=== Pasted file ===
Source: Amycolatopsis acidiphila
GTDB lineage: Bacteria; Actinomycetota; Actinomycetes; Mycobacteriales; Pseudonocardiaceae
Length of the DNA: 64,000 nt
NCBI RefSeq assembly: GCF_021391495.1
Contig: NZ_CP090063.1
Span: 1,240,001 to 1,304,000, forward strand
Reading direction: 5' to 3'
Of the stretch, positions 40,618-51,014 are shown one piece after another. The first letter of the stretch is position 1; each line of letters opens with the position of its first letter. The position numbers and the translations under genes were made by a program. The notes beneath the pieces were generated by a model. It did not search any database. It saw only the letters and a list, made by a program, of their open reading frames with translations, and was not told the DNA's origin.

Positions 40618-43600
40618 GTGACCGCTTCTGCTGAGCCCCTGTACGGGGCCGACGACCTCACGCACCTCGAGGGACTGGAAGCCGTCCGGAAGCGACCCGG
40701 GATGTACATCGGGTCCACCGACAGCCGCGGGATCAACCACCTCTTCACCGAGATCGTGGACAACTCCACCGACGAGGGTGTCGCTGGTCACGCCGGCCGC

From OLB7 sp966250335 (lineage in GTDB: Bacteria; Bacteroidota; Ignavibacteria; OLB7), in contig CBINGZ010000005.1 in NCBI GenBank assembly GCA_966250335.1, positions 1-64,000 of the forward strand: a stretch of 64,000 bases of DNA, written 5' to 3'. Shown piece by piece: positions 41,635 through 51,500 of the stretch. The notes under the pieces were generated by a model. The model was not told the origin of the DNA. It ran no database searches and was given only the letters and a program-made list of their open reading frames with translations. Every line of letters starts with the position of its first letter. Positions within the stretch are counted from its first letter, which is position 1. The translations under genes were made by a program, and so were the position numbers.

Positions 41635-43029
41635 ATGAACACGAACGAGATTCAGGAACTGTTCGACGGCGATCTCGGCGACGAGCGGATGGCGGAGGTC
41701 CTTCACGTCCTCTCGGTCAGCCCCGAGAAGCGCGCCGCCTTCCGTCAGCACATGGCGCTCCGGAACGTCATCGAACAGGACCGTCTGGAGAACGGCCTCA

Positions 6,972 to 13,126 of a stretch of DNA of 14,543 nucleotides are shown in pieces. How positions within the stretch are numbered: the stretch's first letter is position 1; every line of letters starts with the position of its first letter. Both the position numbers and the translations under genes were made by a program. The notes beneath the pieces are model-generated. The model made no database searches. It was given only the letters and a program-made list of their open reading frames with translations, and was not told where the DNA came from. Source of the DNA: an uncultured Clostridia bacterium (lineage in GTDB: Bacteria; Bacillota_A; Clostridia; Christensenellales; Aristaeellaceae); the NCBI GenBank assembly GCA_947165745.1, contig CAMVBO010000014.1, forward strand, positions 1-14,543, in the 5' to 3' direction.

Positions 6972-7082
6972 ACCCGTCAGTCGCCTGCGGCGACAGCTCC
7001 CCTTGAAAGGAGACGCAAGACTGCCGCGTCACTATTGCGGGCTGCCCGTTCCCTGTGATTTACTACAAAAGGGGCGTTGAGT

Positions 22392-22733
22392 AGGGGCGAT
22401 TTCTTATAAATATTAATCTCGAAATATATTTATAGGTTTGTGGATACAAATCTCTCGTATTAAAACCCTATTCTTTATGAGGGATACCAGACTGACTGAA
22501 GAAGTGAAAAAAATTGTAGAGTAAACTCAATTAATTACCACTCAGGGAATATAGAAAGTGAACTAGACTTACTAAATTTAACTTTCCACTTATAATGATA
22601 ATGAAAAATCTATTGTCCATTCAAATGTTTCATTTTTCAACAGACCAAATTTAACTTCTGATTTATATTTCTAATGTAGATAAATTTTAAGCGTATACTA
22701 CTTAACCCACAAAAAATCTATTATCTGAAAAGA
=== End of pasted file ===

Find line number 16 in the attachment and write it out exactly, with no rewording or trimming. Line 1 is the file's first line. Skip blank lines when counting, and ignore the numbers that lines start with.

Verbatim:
Positions 6,972 to 13,126 of a stretch of DNA of 14,543 nucleotides are shown in pieces. How positions within the stretch are numbered: the stretch's first letter is position 1; every line of letters starts with the position of its first letter. Both the position numbers and the translations under genes were made by a program. The notes beneath the pieces are model-generated. The model made no database searches. It was given only the letters and a program-made list of their open reading frames with translations, and was not told where the DNA came from. Source of the DNA: an uncultured Clostridia bacterium (lineage in GTDB: Bacteria; Bacillota_A; Clostridia; Christensenellales; Aristaeellaceae); the NCBI GenBank assembly GCA_947165745.1, contig CAMVBO010000014.1, forward strand, positions 1-14,543, in the 5' to 3' direction.